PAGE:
Wednesday, February 3, 2010

Week of February 1, 2010

Trends in Invasive Alien Species

A publication on the 2010 Biodiversity Indicators Partnership (BIP) indicator, Trends in Invasive Alien Species has for the first time highlighted the status and impact of invasive alien species. The publication “Global indicators of biological invasion: species numbers, biodiversity impact and policy responses”, looked at 57 countries and found that, on average, there are 50 non-indigenous species per country which have a negative impact on biodiversity.

The Trends in Invasive Alien species indicator, developed by the Global Invasive Species Programme (GISP), forms part of the 2010 BIP indicator suite and falls under the CBD focal area, Threats to Biodiversity. The indicator is comprised of 5 sub-indicators including the newly developed Red List Index (RLI) for impacts of invasive alien species.

View the publication>>

More information on the Trends in Invasive Alien Species indicator>>


Manage pathways to block invasive species.

An excellent article by Dr. Dave Strayer of the Cary Institute of Ecosystem Studies appeared in the Poughkeepsie [NY] Journal on January 31st, entitled: Ecofocus: Manage pathways to block invasive species. This essay is just one in a series from the Cary Institute occurring in the paper every 2 weeks. You may also be interested in checking out the rest of the EcoFocus Archive.

Charles R. O'Neill, Jr.
Sr. Extension Specialist
Cornell University/New York Sea Grant
Director, NY Invasive Species Clearinghouse
Coordinator, Cornell Invasive Species Program


Top 10 Invasive Species

As officials fight to keep the fearsome Asian carp from making its way into the Great Lakes, TIME takes a look at other species that have overstayed their welcome

Asian Carp
By CLAIRE SUDDATH Tuesday, Feb. 02, 2010

They're heeeeerree. Well, maybe. Asian carp DNA — but thankfully, no actual fish — has been found in water samples taken from the Chicago river near a pumping station in the Chicago suburb of Wilmette, Ill.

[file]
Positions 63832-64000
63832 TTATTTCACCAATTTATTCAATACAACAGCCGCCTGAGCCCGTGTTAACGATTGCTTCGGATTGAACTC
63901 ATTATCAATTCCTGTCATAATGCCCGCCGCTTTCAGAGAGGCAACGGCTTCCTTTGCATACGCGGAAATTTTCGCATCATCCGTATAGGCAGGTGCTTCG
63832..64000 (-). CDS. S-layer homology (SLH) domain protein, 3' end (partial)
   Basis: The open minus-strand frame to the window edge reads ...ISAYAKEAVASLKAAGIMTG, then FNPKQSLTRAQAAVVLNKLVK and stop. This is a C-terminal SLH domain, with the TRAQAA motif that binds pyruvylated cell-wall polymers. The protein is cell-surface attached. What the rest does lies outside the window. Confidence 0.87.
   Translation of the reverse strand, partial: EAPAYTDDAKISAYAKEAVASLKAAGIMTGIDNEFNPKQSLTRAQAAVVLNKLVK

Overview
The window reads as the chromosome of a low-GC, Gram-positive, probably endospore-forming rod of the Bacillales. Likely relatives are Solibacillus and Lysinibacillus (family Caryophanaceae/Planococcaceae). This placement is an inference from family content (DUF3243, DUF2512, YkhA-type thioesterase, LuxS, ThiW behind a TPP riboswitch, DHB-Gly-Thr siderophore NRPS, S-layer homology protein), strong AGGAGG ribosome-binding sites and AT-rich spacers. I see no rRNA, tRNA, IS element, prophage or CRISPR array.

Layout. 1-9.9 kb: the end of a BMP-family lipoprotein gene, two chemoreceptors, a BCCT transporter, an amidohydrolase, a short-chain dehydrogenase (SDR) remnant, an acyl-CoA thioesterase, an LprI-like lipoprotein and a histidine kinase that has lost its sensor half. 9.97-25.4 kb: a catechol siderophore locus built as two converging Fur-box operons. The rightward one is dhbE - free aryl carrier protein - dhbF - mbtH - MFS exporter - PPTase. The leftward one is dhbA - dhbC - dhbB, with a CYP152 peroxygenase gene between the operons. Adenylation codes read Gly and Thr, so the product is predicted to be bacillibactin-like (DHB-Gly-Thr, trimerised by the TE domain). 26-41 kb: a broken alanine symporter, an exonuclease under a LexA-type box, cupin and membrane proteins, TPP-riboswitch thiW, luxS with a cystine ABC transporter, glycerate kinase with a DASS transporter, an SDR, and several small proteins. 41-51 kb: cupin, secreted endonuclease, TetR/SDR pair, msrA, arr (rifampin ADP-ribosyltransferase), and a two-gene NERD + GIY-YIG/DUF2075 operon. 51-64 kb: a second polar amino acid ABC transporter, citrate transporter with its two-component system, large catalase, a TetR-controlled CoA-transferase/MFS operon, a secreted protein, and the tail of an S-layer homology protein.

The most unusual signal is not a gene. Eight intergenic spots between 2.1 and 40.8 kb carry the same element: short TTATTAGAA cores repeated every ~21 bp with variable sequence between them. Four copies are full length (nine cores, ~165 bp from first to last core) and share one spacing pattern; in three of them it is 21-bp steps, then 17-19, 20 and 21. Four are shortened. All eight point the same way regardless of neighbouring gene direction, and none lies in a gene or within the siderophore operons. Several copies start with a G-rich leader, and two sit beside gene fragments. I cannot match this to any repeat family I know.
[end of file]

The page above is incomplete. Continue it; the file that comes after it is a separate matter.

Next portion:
In the 1970s, catfish farmers used these hardy foreign carp to remove algae from their ponds. But over the decades, floods that caused catfish ponds to overflow have released the species into the Mississippi river basin. Asian carp can grow to 4 ft. (1.2 m) in length and weigh over 100 lb. (45 kg), and have a tendency to leap out of the water, injuring fishermen and the occasional newscaster. With no natural predators and a predilection for killing off other marine life by eating all the plankton, the carp have overrun the Mississippi and are swimming towards the Great Lakes, the world's largest freshwater ecosystem. An elaborate system of barriers was constructed in 2002 to keep them contained, but the Wilmette DNA sample indicates that the fish have most likely found away around it. In December 2009 the state of Michigan filed a lawsuit against Illinois, which refuses to close the locks along Chicago's waterways. Despite the threat to the multibillion dollar fishing industry, the Supreme Court ruled against Michigan on Jan. 19. Chicago's waterways will remain open for now.

See all 10 invasive species at Link.


Report warns of new species in Lake George, NY

Staff Report
December 22, 2009

LAKE GEORGE -- A new clam and an invasive plant species were found in Lake George, according to releases from the Lake George Association.

Brittle naiad, an invasive plant, was found this summer growing near a launch at Dunham's Bay Marina, the release said. The plant crowds out native plants and creates conditions adverse to fish and waterfowl.

"We don't know the extent of this plant's growth in the lake yet, but it is a safe bet to say that there probably just isn't one," the release states.

The plant, originally from Europe, is tolerant of cloudy water and can grow to around 5 feet in length.

The European fingernail clam was also found in the lake, in Hague and the area of Snug Harbor Marina, but according to the LGA release, it is not of great concern.

A statement released by the association on Tuesday said the small clam was found in Oct. 2007 and 2008 after also being documented in the Great Lakes, the Hudson River and Lake Champlain.

The release states the clam was likely introduced to Lake George by boats.

"There have not been any harmful impacts documented from this species, so it is termed non-native or exotic, and not invasive," the release states. "But that is not to say that we shouldn't keep our eye on it and keep in mind to always clean our boats so as to avoid transporting anything - native or not - into Lake George."



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